Yesterday, my WSI colleague Aline Zucco contributed to the Bundestag Commitee “Parlamentarisches Begleitgremium COVID-19-Pandemie” and presented our findings on the rise of social inequality during the COVID-19 pandemic in Germany. Here´s the link to rewatch the full 105 minutes event. You can find our whole statement here. And finally, here´s my Twitter summary thread on the most important findings (in German):
in Böckler IMPULS 06/21: https://www.boeckler.de/de/boeckler-impuls-besser-dran-mit-betriebsrat-31892.htm
A new analysis of the strain perceived by the working population in Germany shows very high values for the recent survey wave in January: 40% of the respondents report “high” or “extreme” strain. Even higher is the perceived strain for parents (49%) and especially mothers (54%). Moreover, the study shows how inequal the emotional strain is distributed, as low-income respondents report much higher strain.
A thread with figures and most results summarized can be found here (only German):
Very excited and proud that five years after I discussed an idea of applying Institutional Anomie Theory to Polish society with Jacek Bielinski at the ISA Forum in Vienna, the paper is now published in the European Journal of Criminology!
In the paper we introduce and test new, valid, and reliable micro-level measures of marketized mentality. This thread offers a more comprehensive summary:
The paper can be found here.
For Hans-Böckler-Foundation´s MITBESTIMMUNG-magazine, I reanalyzed the three waves of the work-force panel regarding the prevalence and development of conspiracy myths and corona skepticism/denialism.
Here´s the article (only in German).
Here´s a longer Thread on more results (only in German):
We have analyzed the latest data of the Hans-Böckler-Foundation workforce panel-wave and published some first findings (see press release).
Main results in short:
- worries about health increase in the course of rising COVID-19 cases lately
- worries about eroding social cohesion further increase to very high levels (90%!)
- decrease in agreement to conspiracy myths – though still on a high level.
- lower satisfaction with crisis management of Germany´s Federal administration – especially among respondents with lower income
- Now 40% report loss of income in the course of the pandemic. As in the previous waves, the share is again higher among respondents with lower income.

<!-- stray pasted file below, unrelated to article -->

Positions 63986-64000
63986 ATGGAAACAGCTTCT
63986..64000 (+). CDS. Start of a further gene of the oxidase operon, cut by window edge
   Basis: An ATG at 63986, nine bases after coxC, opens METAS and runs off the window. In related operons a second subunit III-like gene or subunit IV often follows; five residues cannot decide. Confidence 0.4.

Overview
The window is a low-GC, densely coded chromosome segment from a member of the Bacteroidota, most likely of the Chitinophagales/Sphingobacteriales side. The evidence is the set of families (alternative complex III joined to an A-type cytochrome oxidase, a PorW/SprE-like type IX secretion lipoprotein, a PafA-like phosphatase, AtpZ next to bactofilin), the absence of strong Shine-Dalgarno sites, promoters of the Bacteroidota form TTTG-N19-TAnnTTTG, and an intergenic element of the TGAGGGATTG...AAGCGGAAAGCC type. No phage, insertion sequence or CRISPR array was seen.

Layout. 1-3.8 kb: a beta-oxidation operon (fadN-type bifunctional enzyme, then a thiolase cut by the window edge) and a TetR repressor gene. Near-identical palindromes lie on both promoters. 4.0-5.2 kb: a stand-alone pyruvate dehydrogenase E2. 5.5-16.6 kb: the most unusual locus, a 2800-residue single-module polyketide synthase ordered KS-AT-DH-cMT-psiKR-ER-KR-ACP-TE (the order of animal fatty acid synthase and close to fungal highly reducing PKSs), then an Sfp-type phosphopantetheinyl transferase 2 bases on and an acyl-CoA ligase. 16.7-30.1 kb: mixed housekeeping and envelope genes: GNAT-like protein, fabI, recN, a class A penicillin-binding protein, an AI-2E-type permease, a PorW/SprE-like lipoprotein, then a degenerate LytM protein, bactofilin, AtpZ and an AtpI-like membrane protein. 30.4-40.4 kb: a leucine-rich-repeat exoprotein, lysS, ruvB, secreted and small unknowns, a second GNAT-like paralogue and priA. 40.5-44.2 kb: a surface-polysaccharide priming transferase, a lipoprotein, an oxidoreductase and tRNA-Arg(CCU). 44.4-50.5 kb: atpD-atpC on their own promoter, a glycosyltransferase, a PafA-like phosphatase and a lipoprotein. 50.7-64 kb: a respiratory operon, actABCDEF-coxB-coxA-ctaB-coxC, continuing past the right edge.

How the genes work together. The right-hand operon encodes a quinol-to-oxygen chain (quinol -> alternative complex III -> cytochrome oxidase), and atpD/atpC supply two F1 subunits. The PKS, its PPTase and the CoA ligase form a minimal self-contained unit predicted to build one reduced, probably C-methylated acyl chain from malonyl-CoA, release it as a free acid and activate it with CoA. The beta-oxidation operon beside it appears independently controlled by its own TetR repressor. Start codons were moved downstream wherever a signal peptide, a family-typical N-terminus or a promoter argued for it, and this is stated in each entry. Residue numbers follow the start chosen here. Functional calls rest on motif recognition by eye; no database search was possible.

Today a very comprehensive special edition of WSI-Mitteilungen is available (find the paper online here). It includes many contributions by distinguished colleagues such as Berthold Vogel, Aline Zucco, Malte Lübker, Wolfgang Merkel, Sebastian Dullien, Silke Ötsch, Stephan Lessenich and so many more (find the complete list here). It also features my study co-authored by Bettina Kohlrausch on inequality and income loss during the crises. The paper is available here.
Our new report on income distribution in Germany is available. It is divided in two parts. The first part shows how incomes developed between 2010 and 2017 with SOEP data. Incomes in all income classes rose with the exception of those at the lower end. As incomes in the middle also benefitted, social inequality in general decreased slightly.
In a second part we focus on the most recent developments during the COVID-19 crisis and analyze who suffered income loss with data of the HBS work-force panel. On the one hand the results show that employees affected by the specific direction of the German lockdown were affected (self-employed, freelancers, employees working in the hospitality sector, parents). On the other hand, we find that those employees, who were lacking protection before and who had the lowest incomes were the one´s most frequently affected with high income loss. These findings suggest a rise in social inequality, as low incomes are disadvantaged again and middle incomes are harder hit by the pandemic than high incomes.
Here you can find a 10-minute live interview with Radio Corax.
My employer the Hans-Böckler-Foundation interviewed me on the current Corona situation in Germany and the potential for societal conflict. In short, I see the situation as potentially explosive. The crisis has put a lot of people in existential worries and brought rapid social change. Many people have suffered income loss and many perceive the burden sharing as unjust, while we could in fact show that particularly already disadvantaged groups carried most of the burden. As right-wing populist and extremist groups offer visible alternative myths and “explanations” in their growing protests, there is a big risk that many lose trust in political institutions and might eventually turn their backs on democratic dialogue. With that said, it seems even more important to properly explain the restrictions and the aspect of a just distribution of burden sharing should become the focus of attention.